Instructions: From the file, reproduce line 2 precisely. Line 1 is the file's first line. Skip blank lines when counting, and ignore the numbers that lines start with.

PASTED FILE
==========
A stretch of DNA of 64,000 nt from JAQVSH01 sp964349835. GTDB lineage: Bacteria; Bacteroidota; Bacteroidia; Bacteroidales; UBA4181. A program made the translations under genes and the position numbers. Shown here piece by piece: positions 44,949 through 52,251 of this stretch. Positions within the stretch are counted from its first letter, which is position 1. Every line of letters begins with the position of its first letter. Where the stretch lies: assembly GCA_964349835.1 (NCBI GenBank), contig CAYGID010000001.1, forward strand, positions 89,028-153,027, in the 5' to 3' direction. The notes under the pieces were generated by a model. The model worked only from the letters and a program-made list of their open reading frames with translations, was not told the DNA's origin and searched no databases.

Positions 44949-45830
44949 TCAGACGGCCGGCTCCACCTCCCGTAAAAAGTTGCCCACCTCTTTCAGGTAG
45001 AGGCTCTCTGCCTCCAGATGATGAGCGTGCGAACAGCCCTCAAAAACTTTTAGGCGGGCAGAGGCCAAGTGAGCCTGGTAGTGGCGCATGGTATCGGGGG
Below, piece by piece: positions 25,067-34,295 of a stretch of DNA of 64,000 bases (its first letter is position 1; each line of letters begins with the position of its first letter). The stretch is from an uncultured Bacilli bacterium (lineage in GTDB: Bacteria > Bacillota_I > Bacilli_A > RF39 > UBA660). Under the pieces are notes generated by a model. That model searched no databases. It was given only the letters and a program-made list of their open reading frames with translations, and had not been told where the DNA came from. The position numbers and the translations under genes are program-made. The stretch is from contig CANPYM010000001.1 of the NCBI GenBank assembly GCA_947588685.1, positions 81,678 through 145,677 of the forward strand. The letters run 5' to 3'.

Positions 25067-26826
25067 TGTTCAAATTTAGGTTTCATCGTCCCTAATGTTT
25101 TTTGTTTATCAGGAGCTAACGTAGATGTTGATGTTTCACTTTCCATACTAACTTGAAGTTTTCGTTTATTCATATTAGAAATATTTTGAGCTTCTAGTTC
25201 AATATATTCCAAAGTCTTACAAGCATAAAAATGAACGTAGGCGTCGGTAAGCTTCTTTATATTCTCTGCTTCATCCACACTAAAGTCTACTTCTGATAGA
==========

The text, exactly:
Positions 44949-45830